Google Nest Mini Review
In the box:
- Google Nest Mini
- Power cable
- Quick Start & Warranty Guides
Put the Google Home Mini and Nest Mini side-by-side, and you’d be hard-pressed to find any significant difference visually. Like the older model, the new smart speaker is a round, almost-4-inch puck covered with fabric and outfitted with LED lights that light up when active.
One subtle difference is in the fabric – Google says the new fabric is made completely from recycled plastic bottles. The plastic base is also made partially from recycled plastic (at least 35%), reflecting Google’s commitment to creating more sustainable devices. Despite these changes, the device looks and feels basically like a Home Mini.
There’s also a new color to choose, a pastel blue called Sky. Speaking of color, the Nest Mini’s bottom is now the same color as the rest of the body, unlike the Home Mini. I’ve only seen the bottom of my speaker maybe three times, but the design is now more cohesive, should you have wanted that.
There are two more significant changes in the design, the first of which is the keyhole mount on the bottom of the device, which allows you to easily mount it on a wall. The second is the power cable, which is no longer a micro-USB but rather a DC plug. It’s a bit of a head scratcher but not super consequential.
Regardless, the Nest Mini retains a gently rounded shape and sensible colors that give it an approachable, minimalist aesthetic. It’ll fit in just fine in a living room, kitchen, or bedroom.
Of course, the whole point of having a smart speaker is to control your smart home and access a virtual assistant. Google’s ecosystem for smart home management is as robust as ever, and integrating the Nest Mini into my home took no effort. Google Assistant is also present, of course, and it’s always available with a quick “Hey Google”.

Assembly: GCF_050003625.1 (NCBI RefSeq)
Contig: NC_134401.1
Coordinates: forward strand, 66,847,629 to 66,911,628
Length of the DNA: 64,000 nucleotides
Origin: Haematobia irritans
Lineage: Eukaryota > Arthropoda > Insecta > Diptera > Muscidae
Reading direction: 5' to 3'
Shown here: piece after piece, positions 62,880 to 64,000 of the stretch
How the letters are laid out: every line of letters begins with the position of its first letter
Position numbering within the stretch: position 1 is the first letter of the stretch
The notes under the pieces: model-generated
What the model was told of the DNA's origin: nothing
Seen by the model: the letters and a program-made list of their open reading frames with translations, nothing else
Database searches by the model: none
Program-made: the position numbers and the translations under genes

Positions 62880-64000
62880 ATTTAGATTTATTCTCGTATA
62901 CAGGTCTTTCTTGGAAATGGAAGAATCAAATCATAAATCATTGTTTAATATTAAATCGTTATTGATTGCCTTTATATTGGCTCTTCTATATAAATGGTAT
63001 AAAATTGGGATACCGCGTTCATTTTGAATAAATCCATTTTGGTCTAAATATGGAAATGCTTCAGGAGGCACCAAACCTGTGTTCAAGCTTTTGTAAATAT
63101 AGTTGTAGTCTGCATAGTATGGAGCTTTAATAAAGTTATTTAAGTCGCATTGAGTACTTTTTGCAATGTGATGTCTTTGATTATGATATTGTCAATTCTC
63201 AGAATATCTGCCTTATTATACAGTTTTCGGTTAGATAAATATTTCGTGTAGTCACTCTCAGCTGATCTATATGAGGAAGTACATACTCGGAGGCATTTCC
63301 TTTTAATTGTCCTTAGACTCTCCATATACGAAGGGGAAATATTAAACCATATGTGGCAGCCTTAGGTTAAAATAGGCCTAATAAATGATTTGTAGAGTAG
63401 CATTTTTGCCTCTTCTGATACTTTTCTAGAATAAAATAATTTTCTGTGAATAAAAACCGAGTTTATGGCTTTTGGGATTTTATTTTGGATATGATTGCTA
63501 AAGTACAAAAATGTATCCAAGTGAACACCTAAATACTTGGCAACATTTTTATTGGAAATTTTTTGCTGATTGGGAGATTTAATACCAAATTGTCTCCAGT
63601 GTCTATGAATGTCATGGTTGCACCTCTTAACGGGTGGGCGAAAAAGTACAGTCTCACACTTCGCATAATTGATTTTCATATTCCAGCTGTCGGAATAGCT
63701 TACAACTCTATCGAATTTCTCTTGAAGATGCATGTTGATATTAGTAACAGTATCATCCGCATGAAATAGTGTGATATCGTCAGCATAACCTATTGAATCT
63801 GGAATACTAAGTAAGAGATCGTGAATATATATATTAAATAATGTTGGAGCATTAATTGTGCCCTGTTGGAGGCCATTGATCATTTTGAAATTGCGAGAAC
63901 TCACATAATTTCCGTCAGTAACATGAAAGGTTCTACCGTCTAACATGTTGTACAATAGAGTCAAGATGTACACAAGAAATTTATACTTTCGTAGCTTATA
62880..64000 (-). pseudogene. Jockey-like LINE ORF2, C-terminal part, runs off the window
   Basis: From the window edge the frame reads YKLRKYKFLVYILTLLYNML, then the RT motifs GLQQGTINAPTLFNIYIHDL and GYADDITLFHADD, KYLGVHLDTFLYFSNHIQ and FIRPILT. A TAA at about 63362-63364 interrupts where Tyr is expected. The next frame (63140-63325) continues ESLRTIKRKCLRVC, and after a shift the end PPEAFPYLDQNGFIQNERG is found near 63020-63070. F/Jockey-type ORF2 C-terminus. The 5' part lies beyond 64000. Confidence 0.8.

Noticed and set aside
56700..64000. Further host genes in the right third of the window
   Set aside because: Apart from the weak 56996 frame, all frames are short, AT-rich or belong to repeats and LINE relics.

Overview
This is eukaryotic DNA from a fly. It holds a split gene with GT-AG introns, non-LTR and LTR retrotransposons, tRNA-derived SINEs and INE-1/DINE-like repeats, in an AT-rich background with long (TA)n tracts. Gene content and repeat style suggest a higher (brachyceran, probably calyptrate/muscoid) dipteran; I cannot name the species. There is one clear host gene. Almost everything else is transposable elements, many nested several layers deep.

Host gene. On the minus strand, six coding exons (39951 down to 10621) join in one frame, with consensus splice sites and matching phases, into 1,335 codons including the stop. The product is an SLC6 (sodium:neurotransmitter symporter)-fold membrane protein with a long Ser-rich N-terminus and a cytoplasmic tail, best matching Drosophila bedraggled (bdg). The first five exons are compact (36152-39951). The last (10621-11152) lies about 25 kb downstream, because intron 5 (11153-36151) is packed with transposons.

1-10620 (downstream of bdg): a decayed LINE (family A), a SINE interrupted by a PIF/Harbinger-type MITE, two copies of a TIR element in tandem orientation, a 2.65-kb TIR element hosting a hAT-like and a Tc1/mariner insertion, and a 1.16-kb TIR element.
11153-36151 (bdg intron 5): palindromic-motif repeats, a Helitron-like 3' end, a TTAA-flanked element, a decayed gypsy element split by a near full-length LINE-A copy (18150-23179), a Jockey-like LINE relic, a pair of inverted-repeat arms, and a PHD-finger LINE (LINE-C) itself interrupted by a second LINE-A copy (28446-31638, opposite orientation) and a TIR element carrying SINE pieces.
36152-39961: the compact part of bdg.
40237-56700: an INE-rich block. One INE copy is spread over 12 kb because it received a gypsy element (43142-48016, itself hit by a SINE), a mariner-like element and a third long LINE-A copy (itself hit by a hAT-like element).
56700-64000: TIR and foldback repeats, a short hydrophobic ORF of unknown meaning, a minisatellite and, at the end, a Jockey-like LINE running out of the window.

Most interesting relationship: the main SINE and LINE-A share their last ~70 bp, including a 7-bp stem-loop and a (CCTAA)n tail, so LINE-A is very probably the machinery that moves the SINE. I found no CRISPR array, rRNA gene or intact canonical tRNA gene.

One change, though, is the Nest Mini’s new machine-learning engine, which apparently allows it to process your more frequent commands locally, so it can answer more quickly. To test this, I asked both the Home Mini and the Nest Mini about the weather in Minneapolis for three consecutive days – I’ve never been to Minneapolis, and I’m fairly certain I’ve never asked it that before. On the first and second days, both responded equally quickly after a brief pause. On the third day, the Nest Mini skipped the brief pause and launched straight into the forecast – so evidently the newer Mini’s brains learn quickly.
The Nest Mini also has an extra LED on each side to show you where to tap to adjust volume, which is a small but helpful touch. You can also tap the center to pause/play, as opposed to tapping and holding on the side of the older Home Mini.
The original Home Mini provided adequate but not amazing audio, but Google’s promised that the Nest Mini would outperform, with a new 40mm driver to provide clear sound and better bass. How does that pan out?
The Nest Mini reaches similar volume levels as the Home Mini, but it handles distortion a bit better, with decent clarity up to around 80% volume, whereas the Home Mini starts to get distorted around 65-70%. The sound itself is also noticeably fuller, and the bass has also gotten a definite boost. It’s not loud enough to fuel a party, but the volume is still good enough for most circumstances.
I’m not fond at all of the Nest Mini’s default EQ, however – the bass is too high, drowning out everything else and making the overall sound too muddy. Thankfully, this is easily fixed in the Google Home app. After bumping the treble up a touch and the bass down one notch, the sound profile is much closer to the Home Mini’s, except better – the mids and highs are a bit crisper, and the bass is balanced but more solid.
The Nest Mini also has a three-mic array instead of two, so it hears you better. I find this especially helpful when music is playing, as I no longer need to yell at it to skip a track or change the playlist. This is definitely one of the most useful upgrades it offers.
As expected, the Nest Mini has Bluetooth 5.0 and dual-band Wi-Fi, so it meshes seamlessly with your existing Chromecast devices and wireless speakers. Unfortunately, there’s still no 3.5mm audio port, which limits its potential a bit.
A lot of the Nest Mini’s improvements are subtle – slightly better audio, faster Assistant, better mics. For someone who’s satisfied with their Google Home Mini, there isn’t much new to warrant an upgrade. On the other hand, Google smallest smart speaker is better than ever, and it’s still a great place to start your smart home setup.